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Always Strive to Be a Better You

Panning for Gold in the
Era of Accountability


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I'm a practitioner in the public schools. I hold the enviable post of elementary school principal. You may have noticed the 2002 reauthorization of the Elementary and Secondary Education Act, dubbed by the president as the No Child Left Behind Act (or NCLB), has refocused the attention and energy of millions of Americans on the effectiveness of our current school system. This is good.

You may have also noticed that thousands of American schools have awoken to find themselves fallen out of the bed of favor with the American public, landing sharply on the floor of tacks attached to NCLB consequences. This is not so good.

[content block] Does a spot on the "in need of improvement" list define a school? Are the cumulative experiences of the children within a school's walls rendered moot after the test scores arrive? Is every school on the "list" offering a sub-par education to the children on its roster? Is AYP (Adequate Yearly Progress) the sole determining factor of effectiveness?

I understand the realities of the push for proficiency, the harsh consequences tied to education today, and the public perception accompanying school designations. I also understand that perception is reality, and many schools absorb an undeserved beating in the public eye because of a blurry snapshot of student performance.

So in order to shift the perception, and concurrently the reality, we need to provide a pretty image for the public to view. Nobody is going to do this for us; we need to grab the cameras ourselves, shoot a series of images, and share the shots that matter. I suggest the following prints for your schoolhouse darkroom:

Know your data. Test scores are nice, but dig beyond the obvious AYP profile. Scour grades, longitudinal growth charts, individual student reports, formative assessments, and any numerical representation hidden in the information tonnage we keep regarding student achievement. Pearls are usually hidden in oysters, I believe. Find them.

Know your program. Know it like your favorite hat knows the contours of your head. Speak intelligently about the changes your school has made, why they were important and well-timed innovations, what your expectations are for future success, and give ridiculously specific details about current progress. When you are at a barbeque, your neighbor's obnoxious buddy will ask you, "What's so great about your school?" Be prepared to fly your banner right then and there.

Know your students. Which students are progressing rapidly, and which are flailing? Which are proficient, which are not, and which are tantalizingly close to making the grade? Which children are happy, well-adjusted, critical thinkers capable of considerably influencing their surrounding mates? What are their names? What drives them to succeed, to work, to strive? When you take a look at what's really important, you'll see in their eyes the reflections of our true mission. You can share that.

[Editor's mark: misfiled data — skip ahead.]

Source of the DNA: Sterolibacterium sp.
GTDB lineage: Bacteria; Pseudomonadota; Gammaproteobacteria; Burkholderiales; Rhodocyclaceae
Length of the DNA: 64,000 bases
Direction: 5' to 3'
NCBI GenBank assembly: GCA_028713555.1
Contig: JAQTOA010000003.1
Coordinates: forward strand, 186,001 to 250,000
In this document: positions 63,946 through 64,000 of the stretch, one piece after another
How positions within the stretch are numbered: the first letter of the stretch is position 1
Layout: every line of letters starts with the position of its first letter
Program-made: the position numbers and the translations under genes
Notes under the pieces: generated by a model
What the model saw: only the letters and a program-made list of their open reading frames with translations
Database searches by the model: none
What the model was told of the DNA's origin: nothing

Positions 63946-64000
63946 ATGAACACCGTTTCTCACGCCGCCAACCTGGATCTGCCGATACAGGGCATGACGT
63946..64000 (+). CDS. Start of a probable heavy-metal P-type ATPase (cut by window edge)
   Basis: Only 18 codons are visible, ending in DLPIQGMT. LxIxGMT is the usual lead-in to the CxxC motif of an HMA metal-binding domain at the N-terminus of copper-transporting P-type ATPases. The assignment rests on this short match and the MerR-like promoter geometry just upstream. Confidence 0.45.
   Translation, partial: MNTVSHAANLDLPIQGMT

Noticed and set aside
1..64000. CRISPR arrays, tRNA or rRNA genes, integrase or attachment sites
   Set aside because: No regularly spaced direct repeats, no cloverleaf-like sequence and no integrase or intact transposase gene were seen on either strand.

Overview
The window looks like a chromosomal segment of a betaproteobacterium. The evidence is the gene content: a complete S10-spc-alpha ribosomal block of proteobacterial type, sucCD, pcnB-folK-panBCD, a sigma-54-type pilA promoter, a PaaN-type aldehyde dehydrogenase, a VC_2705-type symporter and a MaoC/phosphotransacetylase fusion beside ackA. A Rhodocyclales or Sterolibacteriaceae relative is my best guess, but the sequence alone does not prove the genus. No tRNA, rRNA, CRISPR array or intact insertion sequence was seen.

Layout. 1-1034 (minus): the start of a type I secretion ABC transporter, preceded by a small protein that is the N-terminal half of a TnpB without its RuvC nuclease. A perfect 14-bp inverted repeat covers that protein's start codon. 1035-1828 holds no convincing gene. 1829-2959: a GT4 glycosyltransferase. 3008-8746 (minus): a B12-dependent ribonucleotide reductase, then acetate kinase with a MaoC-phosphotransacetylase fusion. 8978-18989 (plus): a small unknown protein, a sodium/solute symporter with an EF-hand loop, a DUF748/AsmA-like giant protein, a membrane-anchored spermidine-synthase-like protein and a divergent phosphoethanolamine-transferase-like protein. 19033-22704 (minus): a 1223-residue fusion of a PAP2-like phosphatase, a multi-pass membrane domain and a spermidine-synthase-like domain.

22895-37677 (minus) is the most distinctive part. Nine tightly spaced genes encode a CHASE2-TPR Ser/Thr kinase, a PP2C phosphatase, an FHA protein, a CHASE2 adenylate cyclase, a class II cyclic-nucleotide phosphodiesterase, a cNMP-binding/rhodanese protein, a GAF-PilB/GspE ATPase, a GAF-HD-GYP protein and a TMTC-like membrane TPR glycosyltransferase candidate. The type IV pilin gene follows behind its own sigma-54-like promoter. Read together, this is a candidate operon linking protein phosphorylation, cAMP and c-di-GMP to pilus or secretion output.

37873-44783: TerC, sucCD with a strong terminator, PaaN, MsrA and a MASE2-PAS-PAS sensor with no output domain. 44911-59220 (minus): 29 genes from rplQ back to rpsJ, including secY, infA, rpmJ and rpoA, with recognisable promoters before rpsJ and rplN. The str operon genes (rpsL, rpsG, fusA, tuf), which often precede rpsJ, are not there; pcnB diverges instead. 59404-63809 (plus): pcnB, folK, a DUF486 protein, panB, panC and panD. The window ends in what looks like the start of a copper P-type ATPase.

Know the highlights. Keep a file in your office cabinet labeled "Stuff to write home about." Children say funny things, and they're always entertaining to record for recitals at the Cask 'n Flagon some Friday night, but what I'm suggesting here are the good moments that instill pride in all involved. Did your school receive a grant, have a bookmark-contest winner, obtain local recognition, score well on a facilities inspection report, receive a donation of books, or improve even 2 precent on a grade-level spelling inventory? Keep the highlights fresh in your mind.

Be proactive. Share the highlights, data, and positive tales at carefully crafted intervals. Coax, cajole, or guilt the correct people into the audience when you take the stage. Here are some introductory suggestions for the sharing modes:

  • Create a school brochure. What better way to concisely provide all the information you deem necessary in a handy format? Send it to the School Board, all residents of your school's neighborhood, your mother-in-law's pool guy, anyone who might like to raise their brows at a professional educational institution.
  • Host a carnival on the school grounds. An Open House would work, also, with games and fun activities for the whole family. Spread some positive thoughts about the school itself, even if academics aren't even on the menu. Welcome all comers, without attempting to fund-raise, and thank everyone for visiting the greatest school in the United States.
  • Invite local politicians Invite Board members, press reporters, local car dealers, and anyone else who might benefit from seeing first-hand the excellence within your school's walls. For a targeted invitation, prepare a short reader's theater, student performance, or a specific component of your school-wide program to center your focus. Then get the guests out of there, with a "wow" on their lips.

The key is simple: We want to pre-empt the negative views and comments about our schools. Before folks ask, "What's wrong with your school?" we shall offer the dissenting opinion, packaged handsomely in a series of 8x10 glossies, matted and framed for distribution.

Sure, it might be easier to lament the "unfunded mandate," bemoan the stress on testing rather than educating, and long for the days of yore before the assault of acronyms, but what would that solve? Our voices would be lost in the cacophony. Why not strip away the veneer and expose the silver lining that enshrouds even the darkest clouds?

Always strive to be a better you,
Pete!

Article by Pete Hall
Copyright© Education World 2006

 

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